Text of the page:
Online retailers should brace for a sharp increase in online fraud attempts this holiday season as fraudsters redirect their attention to e-commerce channels amid the U.S. shift to chip cards, two new reports suggest.

ACI Worldwide predicts that e-commerce fraud attempts will rise 12% globally this holiday season compared with last year, but in the U.S. online fraud attempts will spike much higher, reaching 43% by volume, the Naples, Fla.-based payments company said in a Nov. 21 press release.

The holiday card-fraud spree will commence on Thurs., Nov. 24 with fraud measuring about 2% of all transactions, gradually rising to a peak on Dec. 24, the company said in the release. ACI based its forecast on data the company has gathered each year and trends emerging so far in 2016.

Image: Bloomberg News
E-commerce orders will quickly leave fulfillment centers this holiday season, but there is a risk that crooks will aggressively attack web and mobile payments.
Image: Bloomberg News

A key reason the U.S. is seeing a fraud-spike this year is the expected response by fraudsters to the Oct. 1, 2015 liability shift for counterfeit card fraud, according to ACI. As more merchants adopt EMV, fraudsters are gradually shifting their activity away from stores to e-commerce channels, the firm noted.

But online fraud also is accelerating because of the broader consumer shift toward online shopping. “Fraud is increasing at a rate nearly equal to general retail growth globally—and is exponentially increasing in the U.S. due to a seismic shift from in-store to online (fraud) activity,” Mike Braatz, ACI’s chief product officer, said in the release.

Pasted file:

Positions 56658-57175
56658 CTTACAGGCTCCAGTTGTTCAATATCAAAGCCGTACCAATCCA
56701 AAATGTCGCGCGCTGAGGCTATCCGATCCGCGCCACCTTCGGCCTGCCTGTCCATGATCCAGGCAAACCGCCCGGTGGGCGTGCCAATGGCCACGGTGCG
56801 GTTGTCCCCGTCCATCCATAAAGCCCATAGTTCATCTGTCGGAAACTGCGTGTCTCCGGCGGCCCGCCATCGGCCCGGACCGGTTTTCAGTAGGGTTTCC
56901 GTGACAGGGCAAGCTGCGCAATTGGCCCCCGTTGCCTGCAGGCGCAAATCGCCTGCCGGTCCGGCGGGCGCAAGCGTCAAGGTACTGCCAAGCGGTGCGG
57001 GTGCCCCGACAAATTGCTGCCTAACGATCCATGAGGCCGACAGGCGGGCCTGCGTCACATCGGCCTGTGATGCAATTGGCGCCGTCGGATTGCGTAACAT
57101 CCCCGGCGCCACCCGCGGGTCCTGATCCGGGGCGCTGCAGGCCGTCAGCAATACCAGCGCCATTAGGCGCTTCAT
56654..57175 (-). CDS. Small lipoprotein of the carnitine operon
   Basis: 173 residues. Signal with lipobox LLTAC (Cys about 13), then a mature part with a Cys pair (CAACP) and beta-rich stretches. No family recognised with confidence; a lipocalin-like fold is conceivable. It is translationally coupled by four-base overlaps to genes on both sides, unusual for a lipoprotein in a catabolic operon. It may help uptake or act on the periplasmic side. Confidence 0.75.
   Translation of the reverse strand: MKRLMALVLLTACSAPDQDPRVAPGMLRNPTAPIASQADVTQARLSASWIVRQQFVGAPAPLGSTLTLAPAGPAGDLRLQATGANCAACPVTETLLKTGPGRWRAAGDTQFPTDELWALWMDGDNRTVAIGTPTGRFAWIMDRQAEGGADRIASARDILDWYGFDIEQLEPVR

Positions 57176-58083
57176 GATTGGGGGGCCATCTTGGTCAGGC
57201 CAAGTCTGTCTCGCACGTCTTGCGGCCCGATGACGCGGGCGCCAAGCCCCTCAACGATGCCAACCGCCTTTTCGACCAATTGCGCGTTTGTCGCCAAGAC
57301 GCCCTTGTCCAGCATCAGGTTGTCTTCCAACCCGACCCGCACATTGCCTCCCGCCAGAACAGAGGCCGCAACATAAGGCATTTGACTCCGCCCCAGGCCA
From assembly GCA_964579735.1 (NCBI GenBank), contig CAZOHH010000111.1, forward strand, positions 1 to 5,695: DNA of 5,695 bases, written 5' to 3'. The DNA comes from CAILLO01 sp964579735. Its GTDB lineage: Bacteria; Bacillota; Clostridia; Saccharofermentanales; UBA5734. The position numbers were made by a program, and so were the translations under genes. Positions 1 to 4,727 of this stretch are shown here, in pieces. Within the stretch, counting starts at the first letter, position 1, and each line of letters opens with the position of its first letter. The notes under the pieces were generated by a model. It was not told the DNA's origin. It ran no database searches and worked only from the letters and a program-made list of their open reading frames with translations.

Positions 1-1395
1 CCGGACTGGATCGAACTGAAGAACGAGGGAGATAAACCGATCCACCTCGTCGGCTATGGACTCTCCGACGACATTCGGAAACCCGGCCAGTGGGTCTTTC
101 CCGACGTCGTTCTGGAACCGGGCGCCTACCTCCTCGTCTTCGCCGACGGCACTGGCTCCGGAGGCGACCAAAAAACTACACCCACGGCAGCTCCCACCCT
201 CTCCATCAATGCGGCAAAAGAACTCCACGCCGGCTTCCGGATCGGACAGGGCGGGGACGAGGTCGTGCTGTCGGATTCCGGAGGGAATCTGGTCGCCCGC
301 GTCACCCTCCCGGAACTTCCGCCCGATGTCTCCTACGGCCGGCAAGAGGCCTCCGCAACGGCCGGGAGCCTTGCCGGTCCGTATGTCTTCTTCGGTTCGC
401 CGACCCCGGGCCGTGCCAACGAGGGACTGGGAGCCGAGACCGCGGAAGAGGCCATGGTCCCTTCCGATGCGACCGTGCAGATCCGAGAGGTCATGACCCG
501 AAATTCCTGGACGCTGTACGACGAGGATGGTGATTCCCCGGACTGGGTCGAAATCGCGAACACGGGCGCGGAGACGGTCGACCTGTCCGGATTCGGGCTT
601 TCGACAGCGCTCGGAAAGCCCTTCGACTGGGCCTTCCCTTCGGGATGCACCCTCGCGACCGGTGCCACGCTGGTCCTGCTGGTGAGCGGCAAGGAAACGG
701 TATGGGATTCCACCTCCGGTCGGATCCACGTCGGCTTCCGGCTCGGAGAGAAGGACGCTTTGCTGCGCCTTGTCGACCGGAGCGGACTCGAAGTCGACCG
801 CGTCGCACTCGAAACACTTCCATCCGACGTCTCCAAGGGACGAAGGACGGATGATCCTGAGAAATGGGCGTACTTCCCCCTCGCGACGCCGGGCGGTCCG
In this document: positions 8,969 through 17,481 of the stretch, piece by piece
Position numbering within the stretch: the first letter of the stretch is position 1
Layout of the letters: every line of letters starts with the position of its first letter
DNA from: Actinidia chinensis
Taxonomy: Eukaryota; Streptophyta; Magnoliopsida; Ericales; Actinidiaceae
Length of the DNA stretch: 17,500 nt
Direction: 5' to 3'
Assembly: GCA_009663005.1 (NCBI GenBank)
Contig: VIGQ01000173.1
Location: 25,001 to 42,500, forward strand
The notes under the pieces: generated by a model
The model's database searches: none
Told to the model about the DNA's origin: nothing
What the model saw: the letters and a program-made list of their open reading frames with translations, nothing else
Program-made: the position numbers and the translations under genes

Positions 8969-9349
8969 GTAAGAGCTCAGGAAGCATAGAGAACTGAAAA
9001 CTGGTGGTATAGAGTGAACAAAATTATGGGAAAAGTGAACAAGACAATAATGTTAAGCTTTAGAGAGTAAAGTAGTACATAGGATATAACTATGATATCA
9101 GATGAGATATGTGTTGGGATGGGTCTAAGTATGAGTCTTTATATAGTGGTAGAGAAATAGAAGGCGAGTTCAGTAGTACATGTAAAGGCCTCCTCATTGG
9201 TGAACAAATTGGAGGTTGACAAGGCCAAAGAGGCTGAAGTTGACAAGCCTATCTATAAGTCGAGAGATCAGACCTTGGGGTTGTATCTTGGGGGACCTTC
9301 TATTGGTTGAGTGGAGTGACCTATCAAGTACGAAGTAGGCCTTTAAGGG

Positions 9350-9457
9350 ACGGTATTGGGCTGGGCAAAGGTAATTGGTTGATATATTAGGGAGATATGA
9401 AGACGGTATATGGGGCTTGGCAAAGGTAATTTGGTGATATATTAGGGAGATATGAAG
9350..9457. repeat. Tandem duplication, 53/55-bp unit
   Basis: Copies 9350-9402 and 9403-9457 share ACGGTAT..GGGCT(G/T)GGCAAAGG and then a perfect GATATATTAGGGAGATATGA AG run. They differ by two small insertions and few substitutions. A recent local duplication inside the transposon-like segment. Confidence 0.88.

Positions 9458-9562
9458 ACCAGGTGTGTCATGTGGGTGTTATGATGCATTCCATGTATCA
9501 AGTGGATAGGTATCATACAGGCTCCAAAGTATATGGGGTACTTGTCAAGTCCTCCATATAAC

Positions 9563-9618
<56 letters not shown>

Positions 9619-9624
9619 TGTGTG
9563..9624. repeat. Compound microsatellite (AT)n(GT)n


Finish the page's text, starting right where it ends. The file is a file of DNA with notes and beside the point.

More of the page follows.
Portland, Ore.-based iovation noted a similar trend in online card fraud. Iovation said in a Nov. 18 press release that online fraud attempts in the U.S. rose 35% over the last year in the wake of the EMV migration. “Now, more than a year (after the liability shift), the bad guys have had plenty of time to adapt their tactics and are in full swing with their online assault,” said Scott Waddell, iovation’s chief technology officer, in the release.

Iovation spotted the uptick in online fraud by analyzed fraud attempts on tens of millions of transactions conducted during November and December 2015 and compared it with transaction data collected over the same months this year, the company said in a Nov. 18 press release.

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